They are instruments that make the sound of winter; the melodies of a frozen orchestra. Under a full winter moon, Norwegian musicians celebrated the season with instruments made of ice.
"Nature decides when this festival is going to be because of the full moon," festival creator Terje Isungset said at this year's festival in early February. "It decides the sounds of my instruments because of the quality of the ice."
"For most people in winter, [the snow and ice] has no value, it's just something you want to get rid of," Isungset said. "But I find a sound, when I find a sound, I try to work with it and create music with it."
Learning to make music from ice has been a journey of discovery for Isungset. It began when he was commissioned to perform at a festival in Norway in 2000 at a frozen waterfall.
"I didn't know what to do, but I had one idea, I wanted to make an ice harp," he said. "I discovered many things that I never imagined, sounds that I never imagined."
The ice is harvested from a frozen lake 25 miles north of Geilo. Ice cutters search for the clearest, cleanest ice. Using chain saws, they cut huge 600-pound blocks. Ice cutter Evan Rugg said they've seen some of the clearest ice ever this year. They've learned that the best sound comes from ice with no bubbles or cracks.
"This is probably the block with the best sound today," he said with satisfaction after heaving a block onto a sled behind his snowmobile. "You could see through it, and that makes a good sound."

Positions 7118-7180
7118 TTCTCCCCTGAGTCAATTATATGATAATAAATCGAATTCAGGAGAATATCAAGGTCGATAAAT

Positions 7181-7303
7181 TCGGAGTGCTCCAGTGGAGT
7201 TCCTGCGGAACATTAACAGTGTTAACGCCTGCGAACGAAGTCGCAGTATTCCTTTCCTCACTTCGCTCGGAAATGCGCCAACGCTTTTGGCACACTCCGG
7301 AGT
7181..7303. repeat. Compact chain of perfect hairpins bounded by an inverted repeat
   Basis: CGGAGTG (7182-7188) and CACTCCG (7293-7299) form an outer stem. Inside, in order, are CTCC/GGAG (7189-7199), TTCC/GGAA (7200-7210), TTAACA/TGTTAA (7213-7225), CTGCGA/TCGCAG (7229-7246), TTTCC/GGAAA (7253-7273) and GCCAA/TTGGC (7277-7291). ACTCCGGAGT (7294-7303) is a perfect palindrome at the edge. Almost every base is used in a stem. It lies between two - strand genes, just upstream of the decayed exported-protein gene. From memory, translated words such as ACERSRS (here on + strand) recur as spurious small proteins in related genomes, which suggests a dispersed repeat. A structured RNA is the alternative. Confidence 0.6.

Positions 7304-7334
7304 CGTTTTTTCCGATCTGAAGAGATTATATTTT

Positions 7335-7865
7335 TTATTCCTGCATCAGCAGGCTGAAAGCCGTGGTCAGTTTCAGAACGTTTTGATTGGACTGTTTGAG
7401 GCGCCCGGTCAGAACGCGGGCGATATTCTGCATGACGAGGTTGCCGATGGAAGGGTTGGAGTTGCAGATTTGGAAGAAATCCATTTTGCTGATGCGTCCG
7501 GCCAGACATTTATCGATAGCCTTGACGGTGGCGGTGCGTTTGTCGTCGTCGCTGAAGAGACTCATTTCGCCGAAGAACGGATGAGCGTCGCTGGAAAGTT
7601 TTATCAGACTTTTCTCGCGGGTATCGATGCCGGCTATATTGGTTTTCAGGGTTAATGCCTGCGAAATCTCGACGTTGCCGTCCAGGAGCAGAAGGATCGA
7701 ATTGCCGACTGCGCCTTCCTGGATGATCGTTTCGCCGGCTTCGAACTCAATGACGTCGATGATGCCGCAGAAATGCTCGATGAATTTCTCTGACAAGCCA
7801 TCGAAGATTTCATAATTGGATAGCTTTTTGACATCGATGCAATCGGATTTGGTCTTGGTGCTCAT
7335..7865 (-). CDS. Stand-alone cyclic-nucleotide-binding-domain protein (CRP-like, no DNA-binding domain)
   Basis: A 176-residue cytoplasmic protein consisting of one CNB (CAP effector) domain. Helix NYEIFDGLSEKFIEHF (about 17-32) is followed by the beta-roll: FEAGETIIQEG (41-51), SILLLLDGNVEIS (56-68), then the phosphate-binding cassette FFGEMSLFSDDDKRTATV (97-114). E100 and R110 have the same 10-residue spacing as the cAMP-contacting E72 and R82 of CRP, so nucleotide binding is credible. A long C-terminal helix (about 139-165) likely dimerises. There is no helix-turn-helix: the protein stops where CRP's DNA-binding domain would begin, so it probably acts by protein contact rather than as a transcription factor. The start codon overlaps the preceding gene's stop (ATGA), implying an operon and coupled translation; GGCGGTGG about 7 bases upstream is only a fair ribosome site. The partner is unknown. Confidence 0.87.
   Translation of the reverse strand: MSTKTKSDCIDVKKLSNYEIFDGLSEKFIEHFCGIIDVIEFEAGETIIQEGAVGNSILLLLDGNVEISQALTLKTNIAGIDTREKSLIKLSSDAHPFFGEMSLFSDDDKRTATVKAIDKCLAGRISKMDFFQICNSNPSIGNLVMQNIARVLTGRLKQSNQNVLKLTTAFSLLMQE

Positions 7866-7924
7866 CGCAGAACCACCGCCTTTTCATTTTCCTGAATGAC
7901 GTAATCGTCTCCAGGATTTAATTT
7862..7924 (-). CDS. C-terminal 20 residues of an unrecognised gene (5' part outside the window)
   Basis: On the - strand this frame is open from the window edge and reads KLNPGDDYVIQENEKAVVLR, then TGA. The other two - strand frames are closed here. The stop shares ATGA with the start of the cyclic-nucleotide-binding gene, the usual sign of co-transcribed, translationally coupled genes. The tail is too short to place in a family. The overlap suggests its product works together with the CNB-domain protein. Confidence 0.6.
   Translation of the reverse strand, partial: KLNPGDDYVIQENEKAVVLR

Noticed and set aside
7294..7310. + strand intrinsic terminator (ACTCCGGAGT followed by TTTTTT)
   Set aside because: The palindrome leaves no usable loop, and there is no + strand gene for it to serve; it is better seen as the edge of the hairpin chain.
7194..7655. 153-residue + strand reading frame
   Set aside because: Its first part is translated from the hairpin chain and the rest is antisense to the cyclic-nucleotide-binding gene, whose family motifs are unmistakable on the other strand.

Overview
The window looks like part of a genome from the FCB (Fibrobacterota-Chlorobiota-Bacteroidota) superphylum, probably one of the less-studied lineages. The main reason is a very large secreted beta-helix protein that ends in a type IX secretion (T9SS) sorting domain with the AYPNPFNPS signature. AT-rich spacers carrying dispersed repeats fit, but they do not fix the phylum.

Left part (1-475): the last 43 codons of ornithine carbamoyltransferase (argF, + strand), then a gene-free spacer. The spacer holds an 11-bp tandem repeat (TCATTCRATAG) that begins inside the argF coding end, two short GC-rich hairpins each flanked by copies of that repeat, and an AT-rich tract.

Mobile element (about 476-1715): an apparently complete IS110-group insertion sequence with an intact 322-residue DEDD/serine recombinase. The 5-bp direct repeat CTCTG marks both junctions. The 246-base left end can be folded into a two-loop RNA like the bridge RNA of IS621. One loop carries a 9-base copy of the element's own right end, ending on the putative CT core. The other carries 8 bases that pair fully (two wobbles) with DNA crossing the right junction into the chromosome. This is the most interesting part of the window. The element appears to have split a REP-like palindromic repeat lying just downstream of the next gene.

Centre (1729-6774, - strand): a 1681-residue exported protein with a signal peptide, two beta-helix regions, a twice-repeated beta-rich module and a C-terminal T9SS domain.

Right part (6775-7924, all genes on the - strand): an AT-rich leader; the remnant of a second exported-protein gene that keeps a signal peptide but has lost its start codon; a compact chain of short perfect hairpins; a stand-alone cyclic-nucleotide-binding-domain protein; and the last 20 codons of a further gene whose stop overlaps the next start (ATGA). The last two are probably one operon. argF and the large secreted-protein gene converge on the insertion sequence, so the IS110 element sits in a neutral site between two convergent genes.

Back at the outdoor concert venue in Geilo, ice sculptor Bill Covitz is busy carving instruments from the blocks. The Connecticut business owner -- Covitz's Ice Matters creates sculptures for weddings and events in the United States -- has found a new passion in Norway. This is his sixth year participating in the Ice Music Festival. Creating instruments from ice is just as challenging as playing them, he said.
"We experiment a lot," Covitz said, "always trying to come up with new sounds, new instruments."
The biggest test is seeing "how far we can push the ice before it breaks," he added.
For this year's festival, he fashioned two ice horns, an ice guitar and a five-string harp. But the most beautiful sounds come from the icicle-like chimes and what he calls the "iceophone" -- the frozen cousin of a xylophone.
"Sometimes ice is completely dead, and sometimes, it is fantastic, so it's really up to the winter," Covitz said.
Not every piece of ice has music, Isungset said. "I work mainly on pure water like this, and I search for the soul of the ice and for the ice pieces that can actually sing," he said.
"It is really hard to make music on ice and to work with ice. And what we do is nearly impossible."
To make hollow instruments such as the horns, Covitz carves two identical blacks. Once the insides are hollowed out, he glues them back together with -- what else? -- water. "It is amazingly strong," he said. "Once it is frozen, it holds together like when it was the original piece of ice."
Don't expect the ice guitar to play Top 10 rock 'n' roll tunes any time soon, Isungset said.
"The idea is to try and make ice music," he said. "I mean music that exists because of the sounds of ice.
"Because the sound of the ice changes with time and temperature, the music is always improvised. While rhythm may be repeated, no piece ever sounds the same."
And what exactly does ice sound like? "It is impossible to compare to anything," Isungset said.
Using ice's low frequencies, he creates music that is rooted in traditional Norwegian folk, but with international influences.
Performing with nature's vital resource is "a great honor," Isungset said. "These instruments are not mine, I just borrow them from the earth. I give them back after each use."